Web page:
are discussed in Section 61.
Section 7 contains a fe:w remarks describing the analogues of our arguments and
results in convenient categories, in particular in the convenient category K of
Gspaces.
la a sequel [S] to this paper we relate our construction to the well-known Horn
construction for vector bundles and to other constructiona., both new and old, in the
theories of principal bundles, ex-spaces and relative lifting spaces. It is hoped that
these two papers will give some idea of the breadth of applications of fihred
mapping spaces.
1
-.
~xponentialiPaws for partial maps
If X, Y are spaces, then M(X, Y) will denote the set of all maps (i.e. continuous
functions) .X + Y, and (X, Y) will denote the same set with the compact-open
topology. (Xi‘X = cii,then M(X., Y) has a unique element, namely the empty map
indexed by Y. IIf XP 8, Y = 8, then M(X, Y) = 8.)
to Y is a map A + Y fo
is called a p~c m
e set of all sue
iteen
Cbmpwt -open topology
183
Our first s’mple observation is that P(X, Y) can be gi ven a compact-open
topology which has as sub-basis the sets
W(K, U) =
{f E P(X, Y): f(K) c
- U)
for all compact subsets K of X and open subsets U of Y, where of course
f(K) = {f(x): x E K, f(x) is defined}. The resulting space will be denoted by
P(X, Y). Of course (X, Y) is in general non-Hausdorff, since any non-empty open
set contains the empty map 0.
Our second simple observation is that the functor X I+ lP(X9Y) is representable.
To prove this, let Y- be the set Y U {a~}(where w & Y) with the topology in which
C is closed in Y- if aud only if C = Y- or C is closed in Y.
lI?ropositionPJ. The function
h : M(X, Y-)-* P(X, Y),
f Wf If-W
is a homeomorphism.
Tke proof is simple.
This proposition enables facts on mapping spaces with the compact-open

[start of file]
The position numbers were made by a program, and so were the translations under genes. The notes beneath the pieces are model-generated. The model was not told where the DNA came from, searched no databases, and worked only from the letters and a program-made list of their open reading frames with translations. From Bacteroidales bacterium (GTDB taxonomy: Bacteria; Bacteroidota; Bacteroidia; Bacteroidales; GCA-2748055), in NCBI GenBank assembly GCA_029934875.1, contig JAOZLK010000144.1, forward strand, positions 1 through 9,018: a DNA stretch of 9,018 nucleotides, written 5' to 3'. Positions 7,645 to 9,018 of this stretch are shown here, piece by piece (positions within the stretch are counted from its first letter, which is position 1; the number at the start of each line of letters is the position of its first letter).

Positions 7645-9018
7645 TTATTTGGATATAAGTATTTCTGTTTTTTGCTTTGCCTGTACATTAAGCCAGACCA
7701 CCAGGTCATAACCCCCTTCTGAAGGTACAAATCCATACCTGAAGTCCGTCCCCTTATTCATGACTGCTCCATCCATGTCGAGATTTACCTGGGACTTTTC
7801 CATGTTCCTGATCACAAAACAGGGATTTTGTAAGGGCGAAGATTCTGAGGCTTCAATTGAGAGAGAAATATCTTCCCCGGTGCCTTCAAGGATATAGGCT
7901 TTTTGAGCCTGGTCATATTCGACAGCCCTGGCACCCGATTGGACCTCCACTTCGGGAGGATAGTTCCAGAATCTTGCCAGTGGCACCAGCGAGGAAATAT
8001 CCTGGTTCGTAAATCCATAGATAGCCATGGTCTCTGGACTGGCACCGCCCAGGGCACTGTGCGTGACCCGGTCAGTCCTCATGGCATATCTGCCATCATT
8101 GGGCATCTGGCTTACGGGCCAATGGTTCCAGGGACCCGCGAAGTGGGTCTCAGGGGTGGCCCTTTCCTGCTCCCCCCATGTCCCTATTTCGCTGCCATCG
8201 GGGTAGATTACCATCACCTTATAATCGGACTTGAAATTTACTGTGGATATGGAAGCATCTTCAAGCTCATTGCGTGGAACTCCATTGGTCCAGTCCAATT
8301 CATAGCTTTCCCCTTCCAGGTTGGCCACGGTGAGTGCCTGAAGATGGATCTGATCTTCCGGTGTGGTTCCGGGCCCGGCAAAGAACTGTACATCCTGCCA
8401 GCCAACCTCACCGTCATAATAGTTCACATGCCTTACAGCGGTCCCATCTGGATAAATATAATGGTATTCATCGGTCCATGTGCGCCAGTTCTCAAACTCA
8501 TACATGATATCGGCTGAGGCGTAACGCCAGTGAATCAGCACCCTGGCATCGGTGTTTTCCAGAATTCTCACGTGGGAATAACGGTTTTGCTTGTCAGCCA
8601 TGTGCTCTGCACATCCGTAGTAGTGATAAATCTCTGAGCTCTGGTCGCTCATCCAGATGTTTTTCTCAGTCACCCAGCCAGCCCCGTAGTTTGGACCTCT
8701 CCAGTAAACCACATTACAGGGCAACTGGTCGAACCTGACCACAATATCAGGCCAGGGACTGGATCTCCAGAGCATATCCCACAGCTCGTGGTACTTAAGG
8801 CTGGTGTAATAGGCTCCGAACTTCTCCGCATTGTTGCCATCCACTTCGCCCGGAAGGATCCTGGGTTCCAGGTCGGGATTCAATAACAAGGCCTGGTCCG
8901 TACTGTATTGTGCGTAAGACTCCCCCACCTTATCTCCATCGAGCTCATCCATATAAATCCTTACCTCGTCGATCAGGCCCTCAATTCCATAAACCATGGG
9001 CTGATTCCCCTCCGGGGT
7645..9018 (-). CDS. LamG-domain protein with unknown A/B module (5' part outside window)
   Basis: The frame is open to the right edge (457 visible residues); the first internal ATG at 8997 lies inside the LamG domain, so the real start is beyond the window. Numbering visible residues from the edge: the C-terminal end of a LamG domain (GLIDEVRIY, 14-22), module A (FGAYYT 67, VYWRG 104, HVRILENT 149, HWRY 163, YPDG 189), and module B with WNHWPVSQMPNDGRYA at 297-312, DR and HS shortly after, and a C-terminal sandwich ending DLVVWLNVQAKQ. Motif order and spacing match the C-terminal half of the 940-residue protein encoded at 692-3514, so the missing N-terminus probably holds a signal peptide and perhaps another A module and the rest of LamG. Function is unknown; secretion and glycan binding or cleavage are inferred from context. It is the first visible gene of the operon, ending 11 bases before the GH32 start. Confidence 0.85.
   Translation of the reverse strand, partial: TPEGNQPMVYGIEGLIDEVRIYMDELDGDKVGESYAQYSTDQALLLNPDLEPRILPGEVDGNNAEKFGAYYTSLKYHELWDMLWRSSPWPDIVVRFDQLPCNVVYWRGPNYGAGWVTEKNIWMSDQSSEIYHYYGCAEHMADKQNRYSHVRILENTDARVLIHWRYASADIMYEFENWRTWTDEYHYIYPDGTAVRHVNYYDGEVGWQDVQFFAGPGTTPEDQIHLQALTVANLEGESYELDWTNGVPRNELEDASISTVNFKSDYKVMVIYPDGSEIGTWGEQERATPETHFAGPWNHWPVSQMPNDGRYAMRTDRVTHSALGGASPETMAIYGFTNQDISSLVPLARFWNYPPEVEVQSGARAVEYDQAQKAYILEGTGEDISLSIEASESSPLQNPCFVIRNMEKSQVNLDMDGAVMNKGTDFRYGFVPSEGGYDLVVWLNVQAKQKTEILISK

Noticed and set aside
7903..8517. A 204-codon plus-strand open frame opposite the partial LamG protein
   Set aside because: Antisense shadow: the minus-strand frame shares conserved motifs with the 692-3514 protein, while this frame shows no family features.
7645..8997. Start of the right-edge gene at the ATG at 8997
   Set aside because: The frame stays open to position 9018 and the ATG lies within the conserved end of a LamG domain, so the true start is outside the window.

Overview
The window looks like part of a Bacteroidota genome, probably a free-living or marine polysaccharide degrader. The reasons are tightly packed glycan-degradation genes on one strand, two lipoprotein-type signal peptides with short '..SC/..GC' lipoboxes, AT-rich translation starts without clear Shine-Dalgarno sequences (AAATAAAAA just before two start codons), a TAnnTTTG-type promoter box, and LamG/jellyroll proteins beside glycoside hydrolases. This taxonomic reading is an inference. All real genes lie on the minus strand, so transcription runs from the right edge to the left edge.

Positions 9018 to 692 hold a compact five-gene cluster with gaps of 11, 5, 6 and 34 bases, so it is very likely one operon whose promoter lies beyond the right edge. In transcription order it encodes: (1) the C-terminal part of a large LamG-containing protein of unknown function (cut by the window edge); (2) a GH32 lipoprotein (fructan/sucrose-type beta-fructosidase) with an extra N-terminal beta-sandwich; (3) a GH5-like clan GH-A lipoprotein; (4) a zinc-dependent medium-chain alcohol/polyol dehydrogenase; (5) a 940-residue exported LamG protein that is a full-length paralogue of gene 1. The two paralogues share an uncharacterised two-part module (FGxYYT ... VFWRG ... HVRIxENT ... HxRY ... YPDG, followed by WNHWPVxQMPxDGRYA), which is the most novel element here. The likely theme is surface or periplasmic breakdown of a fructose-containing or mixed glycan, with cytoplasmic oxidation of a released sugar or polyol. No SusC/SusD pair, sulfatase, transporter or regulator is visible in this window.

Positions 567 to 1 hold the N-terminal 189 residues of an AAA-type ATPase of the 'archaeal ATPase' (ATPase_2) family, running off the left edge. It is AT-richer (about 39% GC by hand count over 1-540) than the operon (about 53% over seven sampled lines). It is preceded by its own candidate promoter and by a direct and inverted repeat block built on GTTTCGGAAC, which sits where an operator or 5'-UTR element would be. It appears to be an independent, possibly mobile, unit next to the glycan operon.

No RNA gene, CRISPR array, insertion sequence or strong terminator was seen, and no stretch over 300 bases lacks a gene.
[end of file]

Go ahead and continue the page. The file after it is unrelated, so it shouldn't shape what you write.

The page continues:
topology to be translated into new re:;uitts on part maps. We list the ones tha.t we
need, first of all discussing functoriahty.
Bropcbsition12.(i) Maps f : W + X, g : ‘Y--) Z induce by composition maps
g * : qx,
Y) + P(X
a
f * : P(X, Y)-, R( w, Y).
(ii) if X0, Ys are subspaces of X, Y swh: thut X0 is closecf, then P(Xo, Yo) is Q
subspace of Y<X, Y).
We recall that the exponential. function
8 : M(X x Y, Z)+
ww)(Y)=f(~~~Y)~
M(X, M( Y, Z)),
xEX,yEY,fEM(XXY,Z),
is a well-defined injection.
nition 8.3. The pair (X, Y) is called a
exponential function 8 : &4(X X Y, 2) -+
pair
if for all aipaces 2, the
‘:> is aurjective.
te that (X, Y) is an exponential pair if (i) Y is locally c
has a fundamental system of compac:
P.I. Booth, R. Brown
10.4
CDT
which has the weak topology with respect to its compact subspaces. For nonausdoti zipaces, it is more useful to study &spaces as defined in Section ‘7.)
(Exponential OFWfor part maps). ?%a:exponentid function
is well-defined.
0)
If
(X Y) is an exponential pai.r, then 8 is surjective.
(ii) If X is Hausdorf, then 8 is continuous.
(iii) If X, Y we Ekusdor;f, then 8 is a homkomo?phism into.
These follo*.s from Proposition 1.1 and standard results on exponential laws
, on replacing Z by Z”.
emark I,!!. If Z is a singleton, then (Y, 2) coincides with the space of closed sets
of X with the toplology considered in [1, #“7].
1.6. Similar methods give exponential laws for paw maps (partial maps
JRe
with open &mains). ‘The representing space for paro maps from X to Y is
Y’Z ‘YU (0) with open sets U such that U = Y’ or U is open in Y.
Let Y92, B be spaces and q : Y + B, r : Z -+ 23 be maps. For each b (Z B, let
Yb := q-‘(b), Zb = r-‘(b). Let (YZ) be the set
where M( V, zb) is as in Section 1. Let (qr) : (YZ)-+ B be the function with. F,bre
over b E B the st:t M( Yb &). The conventional definition for M[& &) when Yb
or_&, is empty implies that
(qt)( YZ) = (B \ q(Y)) lJ r(Z)*